Wednesday, January 21, 2009

Multiple SQL Server Instances working magically

Configuring an instance of SQL 2000 to run on an non-standard port or having SQL dynamically assign a port to listen on and not configuring the client to point to that port somehow works and the client connects to the proper port. The standard SQL port (1433) was not listening. So how did the SQL client know what port to connect to?
When an instance of SQL Server uses dynamic port allocation, the connection string that is built at the SQL Server client does not specify the destination TCP/IP port unless the user or the programmer explicitly specifies the port. Therefore, the SQL Server client library queries the server computer on UDP port 1434 to collect the information about the destination instance of SQL Server. When SQL Server returns the information, the SQL Server client library sends the data to the appropriate instance of SQL Server.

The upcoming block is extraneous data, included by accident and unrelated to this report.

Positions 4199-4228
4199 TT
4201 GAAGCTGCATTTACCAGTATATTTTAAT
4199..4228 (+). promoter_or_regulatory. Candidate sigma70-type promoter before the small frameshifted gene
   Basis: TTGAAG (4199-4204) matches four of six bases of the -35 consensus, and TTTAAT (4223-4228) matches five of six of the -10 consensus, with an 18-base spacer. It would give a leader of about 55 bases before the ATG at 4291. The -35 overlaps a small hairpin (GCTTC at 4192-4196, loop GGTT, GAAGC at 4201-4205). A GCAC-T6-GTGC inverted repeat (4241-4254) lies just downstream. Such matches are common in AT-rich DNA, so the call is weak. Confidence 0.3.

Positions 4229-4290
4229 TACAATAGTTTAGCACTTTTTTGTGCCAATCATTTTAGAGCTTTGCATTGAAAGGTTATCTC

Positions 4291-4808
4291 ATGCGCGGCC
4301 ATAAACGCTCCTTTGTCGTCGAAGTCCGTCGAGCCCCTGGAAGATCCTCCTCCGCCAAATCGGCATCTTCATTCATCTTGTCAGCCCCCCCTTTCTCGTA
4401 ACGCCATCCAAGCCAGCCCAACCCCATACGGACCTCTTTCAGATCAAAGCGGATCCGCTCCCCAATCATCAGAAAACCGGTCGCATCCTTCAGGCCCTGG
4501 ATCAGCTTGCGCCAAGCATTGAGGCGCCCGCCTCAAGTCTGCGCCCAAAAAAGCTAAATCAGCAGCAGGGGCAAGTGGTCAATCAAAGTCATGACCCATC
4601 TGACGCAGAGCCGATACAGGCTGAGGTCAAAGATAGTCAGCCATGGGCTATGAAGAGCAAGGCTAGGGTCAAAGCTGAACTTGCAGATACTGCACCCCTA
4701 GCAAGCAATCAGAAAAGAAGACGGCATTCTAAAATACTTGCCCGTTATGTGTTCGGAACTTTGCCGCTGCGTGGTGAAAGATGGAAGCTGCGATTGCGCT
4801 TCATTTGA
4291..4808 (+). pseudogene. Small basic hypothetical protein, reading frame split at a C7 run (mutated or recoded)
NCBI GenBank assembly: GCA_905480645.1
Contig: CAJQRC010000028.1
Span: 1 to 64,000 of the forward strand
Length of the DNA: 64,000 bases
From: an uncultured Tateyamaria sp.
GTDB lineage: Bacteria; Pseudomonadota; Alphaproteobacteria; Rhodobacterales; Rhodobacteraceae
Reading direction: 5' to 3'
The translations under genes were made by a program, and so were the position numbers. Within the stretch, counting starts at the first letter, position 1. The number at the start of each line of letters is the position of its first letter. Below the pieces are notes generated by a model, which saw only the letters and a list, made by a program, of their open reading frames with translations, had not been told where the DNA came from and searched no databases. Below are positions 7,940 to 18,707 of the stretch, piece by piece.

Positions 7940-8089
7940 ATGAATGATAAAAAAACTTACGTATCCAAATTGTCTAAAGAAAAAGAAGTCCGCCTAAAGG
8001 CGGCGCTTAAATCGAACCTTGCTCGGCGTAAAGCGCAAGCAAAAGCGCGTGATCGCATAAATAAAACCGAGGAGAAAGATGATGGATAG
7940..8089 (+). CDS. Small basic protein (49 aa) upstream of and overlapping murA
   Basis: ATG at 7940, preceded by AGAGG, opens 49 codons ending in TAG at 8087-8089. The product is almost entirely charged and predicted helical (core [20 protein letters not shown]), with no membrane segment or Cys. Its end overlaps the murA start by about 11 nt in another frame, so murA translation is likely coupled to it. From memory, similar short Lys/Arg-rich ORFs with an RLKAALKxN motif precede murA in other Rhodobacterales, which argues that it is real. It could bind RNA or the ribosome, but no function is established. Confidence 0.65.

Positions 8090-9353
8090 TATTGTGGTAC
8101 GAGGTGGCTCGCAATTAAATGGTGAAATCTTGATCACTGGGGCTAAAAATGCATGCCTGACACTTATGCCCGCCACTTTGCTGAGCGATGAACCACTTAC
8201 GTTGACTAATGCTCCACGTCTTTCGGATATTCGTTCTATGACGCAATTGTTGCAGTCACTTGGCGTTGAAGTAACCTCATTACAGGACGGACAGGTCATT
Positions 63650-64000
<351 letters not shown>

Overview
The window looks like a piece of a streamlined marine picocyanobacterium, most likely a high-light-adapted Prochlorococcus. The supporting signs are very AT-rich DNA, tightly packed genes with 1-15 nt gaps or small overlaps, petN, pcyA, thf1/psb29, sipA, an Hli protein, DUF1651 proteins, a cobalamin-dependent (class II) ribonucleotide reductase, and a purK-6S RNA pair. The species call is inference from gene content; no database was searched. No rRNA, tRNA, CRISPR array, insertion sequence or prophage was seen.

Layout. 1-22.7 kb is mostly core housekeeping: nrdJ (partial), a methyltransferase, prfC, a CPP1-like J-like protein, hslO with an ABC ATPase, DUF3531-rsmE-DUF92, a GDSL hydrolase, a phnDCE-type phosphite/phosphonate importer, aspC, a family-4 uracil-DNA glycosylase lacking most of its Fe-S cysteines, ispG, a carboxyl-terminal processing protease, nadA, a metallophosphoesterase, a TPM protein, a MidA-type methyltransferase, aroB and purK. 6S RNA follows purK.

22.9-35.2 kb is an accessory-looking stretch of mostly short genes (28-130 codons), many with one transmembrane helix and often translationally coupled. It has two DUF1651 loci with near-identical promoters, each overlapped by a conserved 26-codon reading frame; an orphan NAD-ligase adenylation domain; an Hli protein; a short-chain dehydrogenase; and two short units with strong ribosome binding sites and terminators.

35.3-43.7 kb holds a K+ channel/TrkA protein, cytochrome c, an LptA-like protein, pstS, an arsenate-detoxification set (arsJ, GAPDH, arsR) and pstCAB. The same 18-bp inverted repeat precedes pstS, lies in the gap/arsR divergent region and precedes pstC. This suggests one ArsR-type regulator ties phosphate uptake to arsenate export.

But the SQL client also querries 1434 if your client is configured to connect to 1433. If you have 1433 UDP blocked, then it works as advertized. Even if you have manually specified the port your instance should listen on.
If UDP port 1434 is disabled, the SQL Server client cannot dynamically determine the port of the named instance of SQL Server. Therefore, the SQL Server client may not be able to connect to the named instance of SQL Server. In this situation, the SQL Server client must specify the dynamically allocated port where the named instance of SQL Server 2000 is listening.
For more information about how to configure an instance of SQL Server to listen on a specific TCP port or dynamic port, see this Microsoft article

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